Learn to tarof: Absolutely 100% essential. While you may find the occasional Iranian who drives a Japanese car and doesn’t drink, you will NEVER find one who doesn’t tarof. Tarof is a Persian word which has no direct translation into English. It basically means putting your guest before yourself. A reasonable concept, but Iranians do it in their own way. Here are a couple common occurrences of tarof among Iranians:

•    After dinner, the guests argue about who “gets” to do the dishes. A guest must always run up to the sink and at least put the gloves on, but it is the host’s job to push them away and yell at them to sit down and have some tea. TAROF

•    At a restaurant, at the end of the meal, each man must pull out his wallet and try to pay the check. While this is common in American society, as well, Iranians are different in that they have no problem yelling at each other for 30+ minutes in the middle of a crowded restaurant to decide who gets to pay. In the end, the one who has had the most to drink emerges victorious and gets to pay for the bill inevitably full of filet-mingon and premium wine. TAROF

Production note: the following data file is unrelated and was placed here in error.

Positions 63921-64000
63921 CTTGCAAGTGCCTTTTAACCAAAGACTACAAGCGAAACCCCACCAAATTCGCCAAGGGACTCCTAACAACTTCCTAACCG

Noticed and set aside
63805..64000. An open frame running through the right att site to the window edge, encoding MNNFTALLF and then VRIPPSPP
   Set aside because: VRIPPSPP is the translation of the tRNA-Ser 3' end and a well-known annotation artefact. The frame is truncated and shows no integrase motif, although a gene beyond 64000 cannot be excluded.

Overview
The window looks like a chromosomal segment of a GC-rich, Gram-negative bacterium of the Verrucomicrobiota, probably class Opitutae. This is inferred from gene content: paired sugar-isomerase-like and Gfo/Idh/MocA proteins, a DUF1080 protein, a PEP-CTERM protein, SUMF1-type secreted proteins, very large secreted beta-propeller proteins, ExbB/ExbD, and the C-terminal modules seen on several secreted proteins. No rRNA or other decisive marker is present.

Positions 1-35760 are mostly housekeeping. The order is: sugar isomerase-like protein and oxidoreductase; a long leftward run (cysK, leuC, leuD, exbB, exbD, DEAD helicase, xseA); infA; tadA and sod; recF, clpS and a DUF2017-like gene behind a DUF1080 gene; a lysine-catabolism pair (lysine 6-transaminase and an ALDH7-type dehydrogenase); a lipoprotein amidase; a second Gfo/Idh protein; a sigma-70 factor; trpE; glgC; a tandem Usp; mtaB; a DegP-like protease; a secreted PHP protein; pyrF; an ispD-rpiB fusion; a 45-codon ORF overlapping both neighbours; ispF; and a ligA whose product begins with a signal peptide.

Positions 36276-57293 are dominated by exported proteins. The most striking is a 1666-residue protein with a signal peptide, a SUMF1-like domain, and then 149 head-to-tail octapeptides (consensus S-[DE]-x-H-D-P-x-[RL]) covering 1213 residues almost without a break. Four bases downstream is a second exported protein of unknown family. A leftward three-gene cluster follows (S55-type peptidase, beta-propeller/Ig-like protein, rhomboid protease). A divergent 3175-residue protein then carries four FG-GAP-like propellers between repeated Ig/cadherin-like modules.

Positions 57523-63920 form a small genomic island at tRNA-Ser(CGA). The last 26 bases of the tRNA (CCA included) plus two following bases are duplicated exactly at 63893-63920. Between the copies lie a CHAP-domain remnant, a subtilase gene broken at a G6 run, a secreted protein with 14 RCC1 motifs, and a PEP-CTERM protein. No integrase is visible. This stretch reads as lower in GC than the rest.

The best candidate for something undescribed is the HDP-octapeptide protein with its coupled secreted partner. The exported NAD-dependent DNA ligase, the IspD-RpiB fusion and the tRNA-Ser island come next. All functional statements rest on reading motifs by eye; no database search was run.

Learn to appreciate Iranian classical music: While many Iranians themselves don’t actually enjoy classical Persian music, when there is an elder around, it is basic etiquette to close one’s eyes and sway one’s head to the sound of a man holding a note for several minutes. This makes it appear as though one is in deep thought and even if you can’t actually appreciate this music, learn to fake through it. (Note, 2nd gen. doesn’t have to do this. Typical 2nd gen. Persian music is Lil Wayne, Wiz Khalifa, Kid Cudi, etc.)

Learn to love doogh: Doogh, in my opinion, is Iran’s worst culinary contribution to society. However, when I am around other Iranians, I’ll chug it down like it’s the elixir of life. Doogh is a milky white soda, and it tastes about as bad as it sounds. It is made from plain, unflavored yogurt (you know, the sour kind), and carbonated water. To enhance the doogh-drinking experience, various spices are added that have absolutely no business being in a beverage, like salt, pepper, and a mélange of others I can’t identify.